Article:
# Seeking methods to solve $\int_{0}^{\infty} \frac{x - \sin(x)}{x^3\left(x^2 + 4\right)} \:dx$

I recently asked for definite integrals that can be solved using the Feynman Trick. One of the responses is the following integral:

$$I = \int_{0}^{\infty} \frac{x - \sin(x)}{x^3\left(x^2 + 4\right)} \:dx$$

I employed Laplace Transforms with Feynman's Trick (as per a response below) to solve it, but am curious about other approaches that can be taken (in particular if using Feynman's Tricks).

• – Zacky Nov 19 '18 at 11:27

## 4 Answers

Write$$I = \int_{0}^{\infty} \underbrace{\frac{x - \sin(x)}{x^3\left(x^2 + 4\right)}}_{:=g(x)} ~\mathrm dx=\frac 12 \int_{-\infty}^{\infty} g(x) ~\mathrm dx.$$ Let $$f(z)=\dfrac{z+ie^{iz}}{z^3(z^2+4)}$$, so $$\Re f(x)=g(x).$$

Take the contour

Then we have two poles ($$z=0$$ on the contour and $$z=2i$$ inside the contour), $$\int_{C_R}f(z)~\mathrm dz+\int_{-R}^R f(z)~\mathrm dz=\pi i \operatorname{Res}_{z=0}f(z)+2\pi i \operatorname{Res}_{z=2i}f(z).\tag{*}$$ By ML lemma, $$\lim_{R\to\infty}\int_{C_R}f(z)~\mathrm dz=0.$$ We also calculate the residue of the function at $$z=0$$ by means of power series: \begin{align*} f(z)=\frac14\frac{z+ie^{iz}}{z^3}\frac{1}{1-(-\frac{z^2}{4})}&=\frac14\frac1{z^3}\left[z+i\left(1+iz-\frac{z^2}{2}-\frac{iz^3}{6}+\cdots\right)\right]\left(1-\frac{z^2}4+\cdots\right)\\ &=\cdots+\frac14\left(-\frac i2-\frac i4\right)\frac 1z+\cdots \end{align*} implies $$\operatorname{Res}_{z=0}f(z)=\frac14\left(-\frac i2-\frac i4\right)=-\frac{3i}{16},$$ and the residue at $$z=2i$$ is $$\operatorname{Res}_{z=2i}f(z)=\lim_{z\to 2i}(z-2i)f(z)=\frac{(2+e^{-2})i}{32}.$$ Thus, from $$(*)$$, $$\int_{-\infty}^\infty f(x) ~\mathrm dx =\frac{3\pi}{16}-\frac{(2+e^{-2})\pi}{16}=\frac{1}{16}(1-e^{-2}).$$

$$\therefore I=\frac 12 \Re\int_{-\infty}^{\infty} g(x) ~\mathrm dx=\frac{1}{32}(1-e^{-2}).$$

• Thanks for your post. Although I did it a long time ago, I've forgotten a lot of my contour integration work. Do you know of any good resources to learn this? – user150203 Nov 19 '18 at 5:57

My approach:

Let

$$I(t) = \int_{0}^{\infty} \frac{xt - \sin(xt)}{x^3\left(x^2 + 4\right)} \:dx$$

Where $$I = I(1)$$

Taking the first derivative:

$$\frac{dI}{dt} = \int_{0}^{\infty} \frac{x - x\cos(xt)}{x^3\left(x^2 + 4\right)} \:dx = \int_{0}^{\infty} \frac{1 - \cos(xt)}{x^2\left(x^2 + 4\right)} \:dx$$

Taking the second derivative:

$$\frac{d^2I}{dt^2} = \int_{0}^{\infty} \frac{x\sin(xt)}{x^2\left(x^2 + 4\right)} \:dx = \int_{0}^{\infty} \frac{\sin(xt)}{x\left(x^2 + 4\right)} \:dx$$

Now, take the Laplace Transform w.r.t $$t$$:

\begin{align} \mathscr{L}\left[ \frac{d^2I}{dt^2}\right] &= \int_{0}^{\infty} \frac{\mathscr{L}\left[\sin(xt)\right]}{x\left(x^2 + 4\right)} \:dx \\ &= \int_{0}^{\infty} \frac{x}{\left(s^2 + x^2\right)x\left(x^2 + 4\right)}\:dx \\ &= \int_{0}^{\infty} \frac{1}{\left(s^2 + x^2\right)\left(x^2 + 4\right)}\:dx \end{align}

Applying the Partial Fraction Decomposition we may find the integral

\begin{align} \mathscr{L}\left[ \frac{d^2I}{dt^2}\right] &= \int_{0}^{\infty} \frac{1}{\left(s^2 + x^2\right)\left(x^2 + 4\right)}\:dx \\ &= \frac{1}{s^2 - 4} \int_{0}^{\infty} \left[\frac{1}{x^2 + 4} - \frac{1}{x^2 + s^2} \right]\:dx \\ &= \frac{1}{s^2 - 4} \left[\frac{1}{2}\arctan\left(\frac{x}{2}\right) - \frac{1}{s}\arctan\left(\frac{x}{s}\right)\right]_{0}^{\infty} \\ &= \frac{1}{s^2 - 4} \left[\frac{1}{2}\frac{\pi}{2} - \frac{1}{s}\frac{\pi}{2} \right] \\ &= \frac{\pi}{4s\left(s + 2\right)} \end{align}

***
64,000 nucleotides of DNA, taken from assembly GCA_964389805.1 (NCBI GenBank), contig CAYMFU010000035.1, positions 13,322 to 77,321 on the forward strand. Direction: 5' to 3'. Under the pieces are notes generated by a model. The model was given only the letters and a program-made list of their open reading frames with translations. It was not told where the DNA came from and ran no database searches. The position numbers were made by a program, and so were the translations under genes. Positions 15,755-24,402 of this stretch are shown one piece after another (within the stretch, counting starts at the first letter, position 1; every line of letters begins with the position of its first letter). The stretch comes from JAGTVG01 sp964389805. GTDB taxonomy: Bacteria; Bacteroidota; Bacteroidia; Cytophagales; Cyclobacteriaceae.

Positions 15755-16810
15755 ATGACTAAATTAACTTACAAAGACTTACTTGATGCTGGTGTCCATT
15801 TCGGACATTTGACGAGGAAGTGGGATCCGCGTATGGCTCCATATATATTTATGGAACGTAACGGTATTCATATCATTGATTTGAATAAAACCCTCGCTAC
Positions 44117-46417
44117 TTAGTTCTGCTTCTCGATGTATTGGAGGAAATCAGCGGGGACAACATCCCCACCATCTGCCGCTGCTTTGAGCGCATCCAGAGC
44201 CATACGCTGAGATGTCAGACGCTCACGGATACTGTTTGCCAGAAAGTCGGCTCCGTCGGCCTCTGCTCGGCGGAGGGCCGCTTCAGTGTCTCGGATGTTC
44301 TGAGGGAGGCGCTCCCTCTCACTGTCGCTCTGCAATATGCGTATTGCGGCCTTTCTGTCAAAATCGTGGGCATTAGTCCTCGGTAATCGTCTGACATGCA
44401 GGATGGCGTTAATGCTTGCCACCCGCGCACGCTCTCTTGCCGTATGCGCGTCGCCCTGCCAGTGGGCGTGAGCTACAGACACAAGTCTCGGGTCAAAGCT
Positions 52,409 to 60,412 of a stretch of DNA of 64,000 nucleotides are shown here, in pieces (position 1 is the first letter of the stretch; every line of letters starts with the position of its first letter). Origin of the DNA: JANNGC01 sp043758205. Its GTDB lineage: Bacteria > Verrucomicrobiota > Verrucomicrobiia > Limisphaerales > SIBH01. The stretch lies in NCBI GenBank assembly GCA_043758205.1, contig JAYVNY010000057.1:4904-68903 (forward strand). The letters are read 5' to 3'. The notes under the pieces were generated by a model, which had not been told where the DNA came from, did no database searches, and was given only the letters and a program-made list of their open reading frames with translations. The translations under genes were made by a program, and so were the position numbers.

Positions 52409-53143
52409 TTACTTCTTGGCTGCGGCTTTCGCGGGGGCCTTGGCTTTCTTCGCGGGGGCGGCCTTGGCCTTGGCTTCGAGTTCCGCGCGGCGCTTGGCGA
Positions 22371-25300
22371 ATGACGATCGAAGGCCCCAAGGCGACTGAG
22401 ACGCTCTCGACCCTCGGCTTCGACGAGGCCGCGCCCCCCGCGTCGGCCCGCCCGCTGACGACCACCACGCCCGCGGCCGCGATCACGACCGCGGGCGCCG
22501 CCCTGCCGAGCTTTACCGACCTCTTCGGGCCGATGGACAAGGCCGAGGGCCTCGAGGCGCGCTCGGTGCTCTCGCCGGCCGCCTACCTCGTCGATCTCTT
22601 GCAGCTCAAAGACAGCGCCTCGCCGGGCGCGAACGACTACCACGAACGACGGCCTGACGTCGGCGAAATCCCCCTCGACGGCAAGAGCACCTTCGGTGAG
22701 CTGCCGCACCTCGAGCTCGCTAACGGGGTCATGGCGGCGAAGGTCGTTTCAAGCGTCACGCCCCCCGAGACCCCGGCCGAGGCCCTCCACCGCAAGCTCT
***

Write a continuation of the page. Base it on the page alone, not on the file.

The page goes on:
We now take the inverse Laplace Transform:

$$\frac{d^2I}{dt^2} = \mathscr{L}^{-1}\left[\frac{\pi}{4s\left(s + 2\right)} \right] = \frac{\pi}{8}\left(1 - e^{-2t} \right)$$

We now integrate with respect to $$t$$:

$$\frac{dI}{dt} = \int \frac{\pi}{8}\left(1 - e^{-2t} \right)\:dt = \frac{\pi}{8}\left(t + \frac{e^{-2t}}{2} \right) + C_1$$

Now

$$\frac{dI}{dt}(0) = \int_{0}^{\infty} \frac{1 - \cos(x\cdot 0)}{x^2\left(x^2 + 4\right)} \:dx = 0 = \frac{\pi}{8}\left(\frac{1}{2} \right) + C_1 \rightarrow C_1 = -\frac{\pi}{16}$$

Thus,

$$\frac{dI}{dt} = \int \frac{\pi}{8}\left(1 - e^{-2t} \right)\:dt = \frac{\pi}{8}\left(t + \frac{e^{-2t}}{2} \right) - \frac{\pi}{16}$$

We now integrate again w.r.t $$t$$

$$I(t) = \int \left[\frac{\pi}{8}\left(t + \frac{e^{-2t}}{2} \right) - \frac{\pi}{16} \right] \:dt = \frac{\pi}{8}\left(\frac{t^2}{2} - \frac{e^{-2t}}{4} \right) - \frac{\pi}{16}t + C_2$$

Now

$$I(0) = \int_{0}^{\infty} \frac{x\cdot0 - \sin(x\cdot0)}{x^3\left(x^2 + 4\right)} \:dx = 0 = \frac{\pi}{8}\left( -\frac{1}{4} \right) + C_2 \rightarrow C_2 = \frac{\pi}{32}$$

And so we arrive at our expression for $$I(t)$$

$$I(t)= \frac{\pi}{8}\left(\frac{t^2}{2} - \frac{e^{-2t}}{4} \right) - \frac{\pi}{16}t + \frac{\pi}{32}$$

Thus,

$$I = I(1) = \frac{\pi}{8}\left(\frac{1}{2} - \frac{e^{-2}}{4} \right) - \frac{\pi}{16} + \frac{\pi}{32} = \frac{\pi}{32}\left(1 - e^{-2}\right)$$

• This is a nice solution ! Thanks for providing it. $\to +1$ – Claude Leibovici Nov 19 '18 at 4:06
• @ClaudeLeibovici - No worries! I'm glad you like it :-) – user150203 Nov 19 '18 at 4:13

Using the expansion near $$x=0$$, $$\frac1{{x^3\left(x^2+4\right)}}=\frac1{4x^3}-\frac1{16x}+O(1)$$ and the contours $$\gamma^+=[-R-i,R-i]\cup Re^{i[0,\pi]}-i$$ which contains $$0$$ and $$2i$$, and $$\gamma^-=[-R-i,R-i]\cup Re^{-i[0,\pi]}-i$$ which contains $$-2i$$, we get \begin{align} \int_0^\infty\frac{x-\sin(x)}{x^3\left(x^2+4\right)}\,\mathrm{d}x &=\frac12\int_{-\infty-i}^{\infty-i}\frac{x-\sin(x)}{x^3\left(x^2+4\right)}\,\mathrm{d}x\\ &=\color{#C00}{\frac12\int_{\gamma^+}\frac{x-\frac{e^{ix}}{2i}}{x^3\left(x^2+4\right)}\,\mathrm{d}x}\\ &\color{#090}{+\frac12\int_{\gamma^-}\frac{\frac{e^{-ix}}{2i}}{x^3\left(x^2+4\right)}\,\mathrm{d}x}\\ &=\color{#C00}{\underbrace{\quad\frac{3\pi}{32}\quad}_{x=0}\underbrace{-\frac{4+e^{-2}}{64}\pi}_{x=2i}}\color{#090}{\underbrace{\ -\frac{e^{-2}}{64}\pi\ }_{x=-2i}}\\ &=\frac{1-e^{-2}}{32}\pi \end{align}